Had anything been wrong, we should certainly have heard.(N)
The Unknown Citizen was written by Wystan Hugh Auden in 1939. He was born in York, England, in 1907 and died in Vienna in 1973. The title of the poem parodies a marble monument which was dedicated for the Unknown Soldier that stands for the thousands of unknown soldiers who die for serve their country. “(To JS/07 M 378 This Marble Monument Is Erected by the State)” in the beginning of the poem means that “JS/07 M 378” is how the state identified them only by arbitrary numbers and letters, not personal names. Auden wants to portray soldiers as ideal citizens in a government-controlled state who risks their lives for serve their country wanted name and fame, but remained unknown.
Auden uses the state as the speaker of the poem, while “he” represents “the unknown citizen”. The background of the poem is in real life of America in 1930s where the society was modern industrialized urban society. The Bureau of Statistic which deal with statistics every day and have information about everyone in the country says that there were no official complaint of the Unknown citizen. He worked in a factory named Fudge Motors Inc. which was the first and largest auto company in the world at the time.
He never got fired from his job. He was a member of the Union and paid all his dues. The social psychology workers found that he was popular among his fellow workers and often had a drink with them. He was a good American consumer for bought a newspaper and had normal reactions to advertisements. He was “fully insured“ means he wasn’t exactly a risk-taker. But, even though he had insurance, he only went to the hospital once, which means he wasn’t too much of a burden on the health system. He liked buying things on an installment plan. He had everything a modern man needed at home; a phonograph (the 1930s equivalent of an MP3 player), radio, car, and frigidaire (refrigerator). He didn’t have any weird or improper opinions which mean that he believed what the people around him seemed to believe. When there was peace, he supported it, and when there was war, he left.
He had five children. It’s good that he had so many children because a growing population usually helps a nation’s economy and also ensures that there are enough soldiers just in case a huge world war comes along. He did not quarrel with the education they got which means that their education was left up to the control of the State. From the first line until line 27, the state seems to know everything about the unknown citizen. However, in line 28 and 29, whether he felt free and happy, the state never knows because no government statistics can ever answer these kinds of questions. The poet suggests that the modern man is slaver to routine and he is incapable of understanding such concepts freedom and happiness. The Unknown Citizen is free form poem which consists of 29 lines and doesn’t have any stanza. Auden doesn’t follow a standard rhyme scheme. He alternates between a few different, simple rhyme schemes.
The poem begins with an ABABA pattern, but then switches to a rhyming couple (CC, EE, FF, etc.), after which he starts hopping around a lot. The rhyme is ABABA CCD EEFFD GG HH IJJI KXK MMM NN. This harmonization makes the poem sounds beautiful. One of the important elements that often used by Auden to make the poem more vivid and forceful is figurative language. The title “The Unknown Citizen” is a key to the entire poem. It lets us know that the poem is an allusion, or an extended comparison to figures the second meaning outside the poem. The title recalls the idea of “The Unknown Soldier,” or a soldier who remains unidentified after a war.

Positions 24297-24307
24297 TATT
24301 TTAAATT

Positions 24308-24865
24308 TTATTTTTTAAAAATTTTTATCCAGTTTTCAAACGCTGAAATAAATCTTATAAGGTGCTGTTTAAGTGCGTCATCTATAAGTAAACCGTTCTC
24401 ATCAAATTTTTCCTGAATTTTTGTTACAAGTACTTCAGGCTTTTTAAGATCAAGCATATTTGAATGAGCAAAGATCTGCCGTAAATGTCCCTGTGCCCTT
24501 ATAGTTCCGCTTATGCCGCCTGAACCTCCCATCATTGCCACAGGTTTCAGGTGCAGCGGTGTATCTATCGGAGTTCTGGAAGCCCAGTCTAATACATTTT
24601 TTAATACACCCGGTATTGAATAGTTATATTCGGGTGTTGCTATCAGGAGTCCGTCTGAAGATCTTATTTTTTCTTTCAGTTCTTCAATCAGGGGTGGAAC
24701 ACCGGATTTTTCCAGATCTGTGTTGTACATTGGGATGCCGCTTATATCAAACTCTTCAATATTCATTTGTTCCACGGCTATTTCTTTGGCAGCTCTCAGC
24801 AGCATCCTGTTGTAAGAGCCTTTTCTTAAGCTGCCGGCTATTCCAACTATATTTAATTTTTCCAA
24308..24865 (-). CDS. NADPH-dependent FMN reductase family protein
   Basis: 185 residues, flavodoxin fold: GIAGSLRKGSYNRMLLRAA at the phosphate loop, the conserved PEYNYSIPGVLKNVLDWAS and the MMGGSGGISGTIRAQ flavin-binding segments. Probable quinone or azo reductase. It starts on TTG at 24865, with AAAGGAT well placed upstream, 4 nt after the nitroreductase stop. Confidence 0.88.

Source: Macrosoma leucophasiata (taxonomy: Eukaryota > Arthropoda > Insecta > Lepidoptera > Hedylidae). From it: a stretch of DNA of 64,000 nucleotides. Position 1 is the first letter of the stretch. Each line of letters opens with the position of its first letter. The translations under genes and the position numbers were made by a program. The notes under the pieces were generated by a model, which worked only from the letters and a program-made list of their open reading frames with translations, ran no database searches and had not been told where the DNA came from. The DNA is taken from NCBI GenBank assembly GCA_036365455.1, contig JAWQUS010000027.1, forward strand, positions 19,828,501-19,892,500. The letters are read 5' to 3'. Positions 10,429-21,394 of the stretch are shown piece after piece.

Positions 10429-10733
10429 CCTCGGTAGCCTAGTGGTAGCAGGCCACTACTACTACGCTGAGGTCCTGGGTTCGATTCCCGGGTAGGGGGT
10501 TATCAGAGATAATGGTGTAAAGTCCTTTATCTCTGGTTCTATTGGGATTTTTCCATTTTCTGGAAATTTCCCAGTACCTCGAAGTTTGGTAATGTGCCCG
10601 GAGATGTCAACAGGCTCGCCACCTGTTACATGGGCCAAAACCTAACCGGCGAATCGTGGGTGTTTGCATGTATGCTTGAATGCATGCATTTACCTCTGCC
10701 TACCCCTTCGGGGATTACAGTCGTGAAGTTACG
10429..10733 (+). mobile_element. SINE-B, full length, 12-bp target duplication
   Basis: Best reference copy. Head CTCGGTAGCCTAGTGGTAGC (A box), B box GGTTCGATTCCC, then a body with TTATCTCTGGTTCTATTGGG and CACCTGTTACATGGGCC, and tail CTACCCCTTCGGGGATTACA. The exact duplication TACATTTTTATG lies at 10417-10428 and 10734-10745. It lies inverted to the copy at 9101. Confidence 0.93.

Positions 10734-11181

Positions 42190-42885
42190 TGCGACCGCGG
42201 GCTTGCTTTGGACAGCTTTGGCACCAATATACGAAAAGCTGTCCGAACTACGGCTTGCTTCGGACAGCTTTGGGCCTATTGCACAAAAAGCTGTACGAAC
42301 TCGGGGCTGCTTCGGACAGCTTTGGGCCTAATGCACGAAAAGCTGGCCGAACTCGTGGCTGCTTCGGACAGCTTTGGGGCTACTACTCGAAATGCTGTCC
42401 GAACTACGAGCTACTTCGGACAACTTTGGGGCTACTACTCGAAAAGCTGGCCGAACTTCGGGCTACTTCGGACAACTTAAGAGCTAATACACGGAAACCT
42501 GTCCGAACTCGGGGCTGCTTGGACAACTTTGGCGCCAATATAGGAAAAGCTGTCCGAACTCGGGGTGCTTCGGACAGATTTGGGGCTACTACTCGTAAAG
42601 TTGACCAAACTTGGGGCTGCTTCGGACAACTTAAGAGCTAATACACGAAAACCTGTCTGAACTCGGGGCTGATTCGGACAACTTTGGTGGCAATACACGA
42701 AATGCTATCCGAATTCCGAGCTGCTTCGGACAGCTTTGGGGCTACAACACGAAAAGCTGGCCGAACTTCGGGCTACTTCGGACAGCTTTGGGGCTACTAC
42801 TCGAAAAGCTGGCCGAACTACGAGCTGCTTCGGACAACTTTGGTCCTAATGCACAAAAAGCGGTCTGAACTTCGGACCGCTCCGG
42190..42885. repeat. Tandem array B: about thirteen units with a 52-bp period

In line 1, “The Bureau of Statistics” is a symbol that represents the way bureaucracies treat people as arbitrary numbers and letters, not personal names. “he was a saint,” in line 4 is a metaphor to symbolize that he was very obey to the state and did everything the state wants. The phrase “everything necessary to the Modern Man” in line 20 is hyperbole because obviously, a person doesn’t really need a phonograph (the 1930s equivalent of an MP3 player), radio, car, and frigidaire (refrigerator) in order to survive. The writer wants to emphasize that he was a modern man, so he need those things as accomplishment of his life. The phrase “When there was peace, he was for peace; when there was war, he went.” In line 24 is a symbol means that he believed what the people around him seemed to believe. When there was peace, he supported it, and when there was war, he left.
The use of imagery in “The Unknown Citizen” is very important. Auden expresses the purpose of the poem through use of imagery, representation through language of sense experience. “And that his reactions to advertisements were normal in every way.” in line 15, “Policies taken out in his name prove that he was fully insured,” in line 16, and “And his Health-card shows he was once in hospital but left it cured.” In line 17 is visual imagery. “Had anything been wrong, we should certainly have heard.” In the last line is auditory imagery. To conclude, through “The Unknown Citizen” poem, Auden wants to emphasize that the lives of many normal people are so uneventful that they might as well be unknown or anonymous even though they always please their state by obeying the state and becoming a good citizen.